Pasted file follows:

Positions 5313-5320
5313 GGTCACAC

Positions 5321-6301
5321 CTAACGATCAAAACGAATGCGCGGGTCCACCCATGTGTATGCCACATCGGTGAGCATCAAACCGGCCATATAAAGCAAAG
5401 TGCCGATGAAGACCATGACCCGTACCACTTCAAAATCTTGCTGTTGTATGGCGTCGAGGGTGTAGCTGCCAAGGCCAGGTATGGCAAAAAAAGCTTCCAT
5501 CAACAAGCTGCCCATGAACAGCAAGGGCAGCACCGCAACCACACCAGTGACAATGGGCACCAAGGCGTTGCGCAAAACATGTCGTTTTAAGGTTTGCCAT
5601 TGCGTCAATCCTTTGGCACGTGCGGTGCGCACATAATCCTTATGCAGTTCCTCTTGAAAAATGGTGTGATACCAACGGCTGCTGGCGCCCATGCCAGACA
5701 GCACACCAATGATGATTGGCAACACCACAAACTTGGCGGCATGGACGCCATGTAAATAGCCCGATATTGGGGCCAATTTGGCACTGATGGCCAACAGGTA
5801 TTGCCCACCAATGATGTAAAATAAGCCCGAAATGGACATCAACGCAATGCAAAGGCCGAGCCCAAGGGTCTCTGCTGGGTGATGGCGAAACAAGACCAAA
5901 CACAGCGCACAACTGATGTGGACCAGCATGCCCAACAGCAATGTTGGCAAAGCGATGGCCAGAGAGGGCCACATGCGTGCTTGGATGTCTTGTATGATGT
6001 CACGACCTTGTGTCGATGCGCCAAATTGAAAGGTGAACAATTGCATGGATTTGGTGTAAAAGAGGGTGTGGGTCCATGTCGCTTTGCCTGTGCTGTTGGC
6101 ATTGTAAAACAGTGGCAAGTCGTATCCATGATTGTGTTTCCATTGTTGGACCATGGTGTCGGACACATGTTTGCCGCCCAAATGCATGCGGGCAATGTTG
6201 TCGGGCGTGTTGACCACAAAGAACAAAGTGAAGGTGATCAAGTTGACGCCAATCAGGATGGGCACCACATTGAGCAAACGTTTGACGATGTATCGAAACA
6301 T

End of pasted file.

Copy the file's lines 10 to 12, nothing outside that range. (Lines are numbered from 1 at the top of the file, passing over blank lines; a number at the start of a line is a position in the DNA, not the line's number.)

5901 CACAGCGCACAACTGATGTGGACCAGCATGCCCAACAGCAATGTTGGCAAAGCGATGGCCAGAGAGGGCCACATGCGTGCTTGGATGTCTTGTATGATGT
6001 CACGACCTTGTGTCGATGCGCCAAATTGAAAGGTGAACAATTGCATGGATTTGGTGTAAAAGAGGGTGTGGGTCCATGTCGCTTTGCCTGTGCTGTTGGC
6101 ATTGTAAAACAGTGGCAAGTCGTATCCATGATTGTGTTTCCATTGTTGGACCATGGTGTCGGACACATGTTTGCCGCCCAAATGCATGCGGGCAATGTTG